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Motorists set to cruise at 130kph in new Njomo Bill

A section of Ngong' Road
A section of Ngong' Road. FILE PHOTO | NMG 

Private motorists could soon cruise at a top speed of 130 kilometres per hour on the country’s major highways if MPs approve a Bill tabled in Parliament by Kiambu lawmaker Jude Njomo.

The new speed limit will apply to roads with dual carriageways and those classified as Class “A” and B” in the Kenya Roads Act 2007.

The current allowable top speed limit on Kenyan roads is 110 kilometres per hour (kph) on motorways and on the Thika Superhighway, while the lowest is 30kph near schools and road construction sites.

Public Service Vehicles (PSVs) including buses, mini-buses, coaches, school vans, motorcycles and light commercial vehicles that are not a taxi or privately-hired vehicle are required to have built-in speed governors that limit their top speed to 80kph.

The Roads Act defines Class “A" roads as international trunk roads linking centres of international importance and crossing international boundaries or terminating at international ports.

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Class “B” on the other hand is defined as national trunk roads linking nationally important centres.

Kenya has 80.9 kilometres of Superhighway and 4,609 kilometres of international trunk roads, bringing the total to 4,689.9 kilometres as at December 2018.

Mr Njomo, the architect of the bank interest rates capping law, wants private motorcars to cruise at 130kph on dual carriage ways, highways and superhighways.

Through the Traffic (Amendment) Bill 2019 that is currently before the National Assembly, Mr Njomo wants slow moving vehicles travelling at speeds of below 70kph to stick to the extreme left lane.

"Every superhighway shall be classified either as Class A or Class B roads, have the lane to the extreme left reserved for slow-moving vehicles and have the maximum speed limit set as follows: One hundred kilometres per hour for public service vehicles including buses, mini-buses, coaches, motorcycles and light commercial vehicles and one hundred and thirty kilometres per hour for motorcars," Mr Njomo says in proposed amendments to section 94 of the Act.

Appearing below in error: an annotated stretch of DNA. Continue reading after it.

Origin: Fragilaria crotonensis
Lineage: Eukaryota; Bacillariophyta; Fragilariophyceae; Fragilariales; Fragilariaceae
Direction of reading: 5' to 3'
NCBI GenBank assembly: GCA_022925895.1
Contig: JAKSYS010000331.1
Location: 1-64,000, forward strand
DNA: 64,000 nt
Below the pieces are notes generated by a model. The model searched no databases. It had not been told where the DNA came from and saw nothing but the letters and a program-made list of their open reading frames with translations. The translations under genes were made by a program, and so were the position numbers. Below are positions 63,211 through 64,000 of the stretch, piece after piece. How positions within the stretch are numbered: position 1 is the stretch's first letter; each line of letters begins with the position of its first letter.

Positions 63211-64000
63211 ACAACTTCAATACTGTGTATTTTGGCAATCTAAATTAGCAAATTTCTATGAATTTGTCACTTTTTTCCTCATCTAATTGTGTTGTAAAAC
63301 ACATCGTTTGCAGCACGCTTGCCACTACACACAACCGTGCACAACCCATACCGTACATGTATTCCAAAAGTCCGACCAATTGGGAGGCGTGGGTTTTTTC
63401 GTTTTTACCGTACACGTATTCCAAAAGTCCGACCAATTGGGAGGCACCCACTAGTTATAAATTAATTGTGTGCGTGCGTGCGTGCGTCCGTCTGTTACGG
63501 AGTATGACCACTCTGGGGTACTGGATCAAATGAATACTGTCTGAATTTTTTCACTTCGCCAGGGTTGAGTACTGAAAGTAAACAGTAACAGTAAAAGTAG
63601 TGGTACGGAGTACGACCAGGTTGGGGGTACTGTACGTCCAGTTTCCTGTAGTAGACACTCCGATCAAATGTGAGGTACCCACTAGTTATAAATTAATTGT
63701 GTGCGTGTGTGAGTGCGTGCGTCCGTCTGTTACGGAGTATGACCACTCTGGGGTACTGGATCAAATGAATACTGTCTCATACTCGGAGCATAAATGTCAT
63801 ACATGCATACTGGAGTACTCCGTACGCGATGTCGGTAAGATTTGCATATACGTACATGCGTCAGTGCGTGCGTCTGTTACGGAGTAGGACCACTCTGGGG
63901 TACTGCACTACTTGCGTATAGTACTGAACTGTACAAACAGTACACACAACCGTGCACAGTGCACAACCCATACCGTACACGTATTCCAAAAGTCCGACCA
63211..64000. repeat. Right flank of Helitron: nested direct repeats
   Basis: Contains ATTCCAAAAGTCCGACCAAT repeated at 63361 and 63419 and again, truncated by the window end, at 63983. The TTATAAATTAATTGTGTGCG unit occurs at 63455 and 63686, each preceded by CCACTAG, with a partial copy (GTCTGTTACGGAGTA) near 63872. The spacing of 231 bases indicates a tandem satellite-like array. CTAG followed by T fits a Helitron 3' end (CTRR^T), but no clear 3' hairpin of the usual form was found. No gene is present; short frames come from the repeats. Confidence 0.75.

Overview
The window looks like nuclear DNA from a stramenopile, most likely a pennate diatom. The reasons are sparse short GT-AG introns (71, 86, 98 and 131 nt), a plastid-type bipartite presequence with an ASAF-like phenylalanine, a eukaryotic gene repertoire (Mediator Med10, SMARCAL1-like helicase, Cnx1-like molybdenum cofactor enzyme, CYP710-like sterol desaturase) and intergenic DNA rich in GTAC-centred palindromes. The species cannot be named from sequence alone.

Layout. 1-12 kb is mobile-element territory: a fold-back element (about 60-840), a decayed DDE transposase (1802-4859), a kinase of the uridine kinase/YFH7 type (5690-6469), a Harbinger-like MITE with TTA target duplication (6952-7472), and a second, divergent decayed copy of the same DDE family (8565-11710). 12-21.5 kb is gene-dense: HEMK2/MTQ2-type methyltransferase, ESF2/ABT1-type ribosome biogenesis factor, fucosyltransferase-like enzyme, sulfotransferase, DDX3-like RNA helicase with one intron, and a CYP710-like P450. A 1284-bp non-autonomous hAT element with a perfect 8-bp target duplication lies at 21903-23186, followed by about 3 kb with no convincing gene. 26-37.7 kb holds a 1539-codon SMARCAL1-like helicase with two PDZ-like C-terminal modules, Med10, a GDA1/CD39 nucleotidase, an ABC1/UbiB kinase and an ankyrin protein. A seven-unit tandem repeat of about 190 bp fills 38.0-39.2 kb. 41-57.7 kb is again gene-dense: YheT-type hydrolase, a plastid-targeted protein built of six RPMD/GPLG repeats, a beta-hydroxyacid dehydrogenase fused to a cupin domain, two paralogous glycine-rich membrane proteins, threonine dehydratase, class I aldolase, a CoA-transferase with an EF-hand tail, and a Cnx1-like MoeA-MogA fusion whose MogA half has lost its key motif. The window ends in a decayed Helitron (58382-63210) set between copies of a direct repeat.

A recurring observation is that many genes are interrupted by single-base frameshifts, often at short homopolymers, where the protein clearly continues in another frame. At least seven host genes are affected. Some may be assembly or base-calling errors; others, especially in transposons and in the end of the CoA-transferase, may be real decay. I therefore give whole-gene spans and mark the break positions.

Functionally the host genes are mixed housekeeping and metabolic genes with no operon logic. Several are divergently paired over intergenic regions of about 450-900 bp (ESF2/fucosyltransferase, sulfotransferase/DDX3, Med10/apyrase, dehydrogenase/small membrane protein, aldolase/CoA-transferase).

If MPs approve the changes to the law, long distance PSV travellers who ply upcountry routes will get a huge reprieve due to reduced time taken for travel.

The National Transport Safety Authority (NTSA) has restricted all motorists operating within boundaries of Nairobi metropolis to a speed limit of 50kph.

Motorists are also restricted to 50kph speed while approaching schools or colleges while the speed for vehicles ferrying pupils is capped at 50kph. The rules prescribe penalties for breaking the speed limits ranging from Sh3,000 to Sh10,000.

The current stringent speed limit rules, popularly known as the Michuki Rules, were introduced in 2004 by the then Transport Minister John Michuki.

The rules were meant to curb rising accidents in major trunk roads as well as in congested areas like cities and near schools and highly-built-up areas.

The latest survey by NTSA shows that a total of 1,410 people had lost their lives on the road as at June 4, compared to 1,279 who died by June 4, 2018.

The survey showed that pedestrians still lead the pack with 521 having lost their lives.

The NTSA has singled out Mombasa Road, Waiyaiki Way, the newly-upgraded Outering Road and Thika Superhighway as the deadliest in terms of road fatalities in Kenya.

The authority’s statistics also show that the lack of footbridges and clearly-designated crossing points are key contributing factors to the fatalities.

The data indicates that private vehicles and pedestrians also continue to bear the brunt of the fatalities.

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